Why you should create some fake news 
January 17, 2019
Gail Bower in Change, Foresight & Futures, Leadership, Marketing, Strategy, The Yes Men, Unpresidented, real fake news
Today was one of the first mornings in a long time that I read the news and smiled. I actually couldn’t wait until my partner woke up so I could share this fleeting moment of amusement with him.

Amid the daily pummel of catastrophes was an article about real fake news. Yesterday The Yes Men, activists who gain attention and make change by pulling elaborate pranks, distributed thousands of copies of a fake May 1, 2019, Washington Post with the headline:



You can read about it here and read it for yourself here.

Now, whether you’re for or against Trump is irrelevant to understand my point in this blog post. I’m not arguing politics here.

What I am asserting is that you can learn a lot from The Yes Men.

Your organization is about making change. 

You may be solving hunger, ending infant mortality, curing cancer, or even opening up audiences’ minds to new music or art.

You’re after new behavior and a changed world.

So are The Yes Men.

They have deployed a great tool—design fiction—that carries and situates readers in the future so we can begin to imagine change.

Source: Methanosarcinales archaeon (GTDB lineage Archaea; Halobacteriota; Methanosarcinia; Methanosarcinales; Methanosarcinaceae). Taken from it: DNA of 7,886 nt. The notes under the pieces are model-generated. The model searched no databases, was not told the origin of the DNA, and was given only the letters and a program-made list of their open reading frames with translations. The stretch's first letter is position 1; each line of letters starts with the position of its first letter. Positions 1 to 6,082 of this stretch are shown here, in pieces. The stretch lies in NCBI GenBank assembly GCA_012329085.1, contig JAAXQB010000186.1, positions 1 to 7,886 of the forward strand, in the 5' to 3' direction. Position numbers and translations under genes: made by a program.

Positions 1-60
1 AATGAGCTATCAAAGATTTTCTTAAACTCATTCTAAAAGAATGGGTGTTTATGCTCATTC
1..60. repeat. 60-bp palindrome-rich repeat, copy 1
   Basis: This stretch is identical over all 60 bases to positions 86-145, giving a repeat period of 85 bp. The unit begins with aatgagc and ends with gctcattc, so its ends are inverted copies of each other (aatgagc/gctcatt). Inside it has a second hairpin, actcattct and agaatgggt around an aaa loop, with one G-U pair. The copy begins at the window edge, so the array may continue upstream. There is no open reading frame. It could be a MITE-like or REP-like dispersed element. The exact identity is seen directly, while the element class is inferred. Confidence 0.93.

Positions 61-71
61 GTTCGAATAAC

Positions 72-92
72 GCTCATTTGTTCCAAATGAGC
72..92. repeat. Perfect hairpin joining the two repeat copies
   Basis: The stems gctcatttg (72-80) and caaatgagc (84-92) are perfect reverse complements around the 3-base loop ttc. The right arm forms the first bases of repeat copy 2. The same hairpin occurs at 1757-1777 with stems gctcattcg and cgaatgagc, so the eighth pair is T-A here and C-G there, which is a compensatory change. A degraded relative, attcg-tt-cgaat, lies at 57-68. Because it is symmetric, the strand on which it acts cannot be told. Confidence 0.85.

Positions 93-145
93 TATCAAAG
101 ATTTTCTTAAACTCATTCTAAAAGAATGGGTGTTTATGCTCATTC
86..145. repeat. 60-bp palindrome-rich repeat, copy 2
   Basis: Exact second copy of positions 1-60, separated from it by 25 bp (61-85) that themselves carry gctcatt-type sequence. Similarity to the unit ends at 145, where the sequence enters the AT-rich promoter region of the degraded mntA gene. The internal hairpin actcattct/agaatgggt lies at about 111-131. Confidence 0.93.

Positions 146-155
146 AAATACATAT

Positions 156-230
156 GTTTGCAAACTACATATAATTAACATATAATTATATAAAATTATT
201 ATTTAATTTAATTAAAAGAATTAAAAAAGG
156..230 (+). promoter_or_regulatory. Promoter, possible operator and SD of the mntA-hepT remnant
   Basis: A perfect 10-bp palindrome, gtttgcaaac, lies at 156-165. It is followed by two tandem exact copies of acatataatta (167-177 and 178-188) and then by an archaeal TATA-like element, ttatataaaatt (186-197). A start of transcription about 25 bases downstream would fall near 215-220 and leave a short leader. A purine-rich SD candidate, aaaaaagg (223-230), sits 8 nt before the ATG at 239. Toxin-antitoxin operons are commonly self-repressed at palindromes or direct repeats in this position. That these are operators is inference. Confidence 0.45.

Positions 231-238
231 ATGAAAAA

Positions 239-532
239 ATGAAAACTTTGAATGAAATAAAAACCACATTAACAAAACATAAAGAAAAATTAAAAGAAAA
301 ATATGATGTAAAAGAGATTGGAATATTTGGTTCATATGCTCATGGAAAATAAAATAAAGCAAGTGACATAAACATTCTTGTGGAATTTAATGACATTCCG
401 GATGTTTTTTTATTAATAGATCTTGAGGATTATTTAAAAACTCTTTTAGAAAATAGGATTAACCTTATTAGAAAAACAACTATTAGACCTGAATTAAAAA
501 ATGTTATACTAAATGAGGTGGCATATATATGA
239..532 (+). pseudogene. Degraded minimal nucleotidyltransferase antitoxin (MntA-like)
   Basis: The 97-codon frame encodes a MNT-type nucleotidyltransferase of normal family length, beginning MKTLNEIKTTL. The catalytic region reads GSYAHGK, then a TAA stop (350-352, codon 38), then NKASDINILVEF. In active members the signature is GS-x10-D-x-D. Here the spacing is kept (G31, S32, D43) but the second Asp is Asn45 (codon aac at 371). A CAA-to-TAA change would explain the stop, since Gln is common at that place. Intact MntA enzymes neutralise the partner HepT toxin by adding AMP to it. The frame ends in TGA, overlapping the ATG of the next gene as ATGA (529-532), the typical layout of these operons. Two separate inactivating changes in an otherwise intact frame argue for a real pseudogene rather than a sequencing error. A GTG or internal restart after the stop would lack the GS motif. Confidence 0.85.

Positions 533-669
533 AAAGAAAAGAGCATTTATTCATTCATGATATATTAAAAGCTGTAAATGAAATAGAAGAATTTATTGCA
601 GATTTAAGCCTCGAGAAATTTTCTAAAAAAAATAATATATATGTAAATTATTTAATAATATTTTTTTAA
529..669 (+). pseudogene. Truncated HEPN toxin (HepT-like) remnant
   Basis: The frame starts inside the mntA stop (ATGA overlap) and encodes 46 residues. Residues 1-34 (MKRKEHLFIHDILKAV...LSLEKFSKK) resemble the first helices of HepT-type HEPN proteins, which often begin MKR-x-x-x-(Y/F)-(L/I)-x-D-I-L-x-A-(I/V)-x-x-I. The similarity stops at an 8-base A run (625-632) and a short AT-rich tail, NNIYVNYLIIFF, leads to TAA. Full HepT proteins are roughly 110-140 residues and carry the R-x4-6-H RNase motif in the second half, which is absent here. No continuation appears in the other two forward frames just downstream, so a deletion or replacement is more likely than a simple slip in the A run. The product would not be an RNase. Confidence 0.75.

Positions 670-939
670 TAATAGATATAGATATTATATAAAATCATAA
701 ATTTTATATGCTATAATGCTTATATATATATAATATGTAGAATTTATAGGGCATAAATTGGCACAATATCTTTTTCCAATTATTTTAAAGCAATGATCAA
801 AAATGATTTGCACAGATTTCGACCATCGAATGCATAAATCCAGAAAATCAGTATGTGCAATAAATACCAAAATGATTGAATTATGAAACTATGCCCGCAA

Each of the fake articles probes that future from a new angel. Each reports what happens, the response from around the world, what led to the change, and many other (fake) details. 

These articles take us deeper into this future world where change is happening and tactically imagine for us all the steps and players and movements involved, plus likely impact.

Besides being effective, it’s also pretty darn bold and that’s what I love the most.  Yes, they made a lot of people pretty upset.

And isn't that the point?

Here’s my question for you:

What bold plans do you have for 2019 that will grab people by the collars and shake them to pay attention to your cause? To imagine the change you’re trying to create? To envision the new world you want to bring forth? And to join your movement?


Article originally appeared on Gail Bower (http://gailbower.com/).
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